Mogo wants to be the Uber of banking: Roseman
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Aug 22, 2015  |  Vote 0    0

Mogo wants to be the Uber of banking: Roseman

Mogo lends to middle-income and challenged borrowers, using data to make better decisions. It now trades on the TSX

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Devyani Basoodetsing is a satisfied client of Mogo Finance Technology, an online lender that raised $50 million in a recent initial offering on the Toronto Stock Exchange.

Based in Vancouver, Mogo started doing online loans in 2006. It just surpassed one million loans and has plans to open a storefront in Toronto, probably in the Queen St. W. area.

Mogo is one of several Canadian firms hoping to make inroads into the Big Five banks’ market share. They want to use technology to disrupt financial services in the same way that Uber has disrupted the taxi market and Airbnb has disrupted the hotel market.

These financial technology startups include online portfolio management firms such as WealthSimple, NestWealth and WealthBar, and online lenders such as Grouplend and Borrowell.

Mogo, like other online lenders, deals with middle-income clients who want to consolidate and repay other loans. But it also deals with low-income clients who want quick cash they can repay when their next payday arrives.

Basoodetsing is in the latter group. She took a year off from work on maternity leave and borrowed too much, leaving her without access to mainstream loans and lines of credit.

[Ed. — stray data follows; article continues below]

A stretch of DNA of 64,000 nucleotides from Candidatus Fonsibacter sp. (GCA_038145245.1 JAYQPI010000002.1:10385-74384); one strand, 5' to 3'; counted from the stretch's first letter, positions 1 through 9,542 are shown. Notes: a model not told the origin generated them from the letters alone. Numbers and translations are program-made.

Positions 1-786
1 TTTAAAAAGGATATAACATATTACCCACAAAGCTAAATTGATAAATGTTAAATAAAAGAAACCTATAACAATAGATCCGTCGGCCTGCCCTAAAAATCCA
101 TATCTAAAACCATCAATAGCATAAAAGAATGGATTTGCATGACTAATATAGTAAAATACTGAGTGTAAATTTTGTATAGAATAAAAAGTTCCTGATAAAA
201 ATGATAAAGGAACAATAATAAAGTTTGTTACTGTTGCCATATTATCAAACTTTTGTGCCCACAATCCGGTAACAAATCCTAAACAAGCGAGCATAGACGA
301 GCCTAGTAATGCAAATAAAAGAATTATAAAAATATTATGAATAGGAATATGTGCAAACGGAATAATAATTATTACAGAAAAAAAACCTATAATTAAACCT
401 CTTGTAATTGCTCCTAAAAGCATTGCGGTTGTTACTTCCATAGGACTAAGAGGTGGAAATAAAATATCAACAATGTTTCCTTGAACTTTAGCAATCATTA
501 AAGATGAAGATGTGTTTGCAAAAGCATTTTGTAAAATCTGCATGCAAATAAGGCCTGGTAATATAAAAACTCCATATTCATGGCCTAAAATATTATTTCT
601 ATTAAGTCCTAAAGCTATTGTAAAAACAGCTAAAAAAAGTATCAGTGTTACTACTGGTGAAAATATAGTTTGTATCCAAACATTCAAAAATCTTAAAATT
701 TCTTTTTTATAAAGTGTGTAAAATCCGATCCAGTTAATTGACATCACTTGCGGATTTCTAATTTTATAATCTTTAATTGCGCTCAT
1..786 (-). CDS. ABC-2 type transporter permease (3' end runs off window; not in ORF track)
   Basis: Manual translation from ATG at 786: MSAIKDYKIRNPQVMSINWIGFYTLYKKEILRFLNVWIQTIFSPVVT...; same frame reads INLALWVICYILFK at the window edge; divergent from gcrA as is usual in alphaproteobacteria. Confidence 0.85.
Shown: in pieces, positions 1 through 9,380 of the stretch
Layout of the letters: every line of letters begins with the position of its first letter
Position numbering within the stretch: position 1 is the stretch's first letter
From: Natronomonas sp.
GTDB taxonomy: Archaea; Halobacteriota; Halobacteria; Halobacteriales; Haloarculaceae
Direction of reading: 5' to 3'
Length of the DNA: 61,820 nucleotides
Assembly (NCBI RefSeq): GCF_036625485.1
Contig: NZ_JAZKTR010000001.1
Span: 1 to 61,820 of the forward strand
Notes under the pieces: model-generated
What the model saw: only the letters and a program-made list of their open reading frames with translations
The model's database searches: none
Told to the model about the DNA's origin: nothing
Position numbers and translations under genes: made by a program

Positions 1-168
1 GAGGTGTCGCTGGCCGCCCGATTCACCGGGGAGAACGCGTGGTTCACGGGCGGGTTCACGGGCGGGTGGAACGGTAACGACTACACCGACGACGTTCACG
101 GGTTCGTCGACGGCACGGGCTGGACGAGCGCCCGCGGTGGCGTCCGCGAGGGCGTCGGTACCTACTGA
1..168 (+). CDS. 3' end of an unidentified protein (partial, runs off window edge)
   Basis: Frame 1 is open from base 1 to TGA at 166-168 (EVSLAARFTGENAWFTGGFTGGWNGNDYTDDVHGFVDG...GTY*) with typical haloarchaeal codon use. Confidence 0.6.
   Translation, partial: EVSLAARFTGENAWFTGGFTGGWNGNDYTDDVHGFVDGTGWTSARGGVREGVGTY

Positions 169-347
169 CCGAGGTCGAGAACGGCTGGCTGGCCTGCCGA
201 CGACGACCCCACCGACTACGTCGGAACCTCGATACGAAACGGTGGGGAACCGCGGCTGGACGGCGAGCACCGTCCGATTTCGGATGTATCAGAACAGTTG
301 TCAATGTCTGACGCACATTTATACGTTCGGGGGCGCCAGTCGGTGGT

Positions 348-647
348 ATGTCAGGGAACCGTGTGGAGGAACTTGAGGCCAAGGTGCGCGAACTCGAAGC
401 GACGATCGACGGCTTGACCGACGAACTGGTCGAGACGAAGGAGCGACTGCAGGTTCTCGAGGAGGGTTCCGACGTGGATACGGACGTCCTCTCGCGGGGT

“I saw Mogo online and thought I’d give it a try. I applied at 11 p.m. When I called in the morning, I was pleased to see my loan was approved. I could expect funds by the next day,” she says.

She started with a $1,200 short-term loan at a 36 per cent annual interest rate. She later qualified for a five-year loan for $5,000 at a 26 per cent interest rate.

Mogo offers loans of up to $35,000 at rates starting at 5.9 per cent. Credit-challenged borrowers may pay rates up to 39.9 per cent, depending on the product.

Dave Feller, Mogo’s founder and chief executive, dropped by my office while in Toronto. He was frank about his goal of using financial technology to disrupt consumer lending — and maybe, one day, the entire banking business.

“Our focus is to create a digital financial brand, just like Uber,” he said.

Ironically, Feller had taken an Uber taxi to meet me and left his bag in the car’s trunk. After sending an email to the driver, he was still waiting for news of it when our interview ended.

The 47 year old started with the idea of “money on the go” (shortened to Mogo) for young people who want to avoid going to a bank branch.

He embraces the idea of lending to all Canadians, even high-risk borrowers whose loans go into default. He knows there’s a risk to the company’s reputation when it has to take tough collection actions.

Mogo encourages financial literacy through games. It offers a free prepaid Visa card with no monthly fee, hoping to wean clients from credit cards, and gives lower rates to those who pay promptly.

It also has a 100-day money-back guarantee, which lets you change your mind for any reason and pay back just the loan principal. The company covers any fees.

Investors are still waiting for their rewards. The shares (listed on the TSX with the symbol GO) were priced at $10 in the initial offering, but now trade around $6.50.

The company has yet to make a profit, despite earning $23.4 million in revenue last year and $19.5 million in the first half of 2015. It reported a net loss of $4.7 million in the second quarter — up from $3.4 million — as a result of higher spending on technology development and marketing.

Silicon Valley is coming, U.S. banker Jamie Dimon has warned shareholders. Online lenders “want to eat our lunch.”

If you sign up for Mogo’s newsletter, you get an email saying, “Welcome to the rebellion. Uncredit card your life.”

Toronto Star

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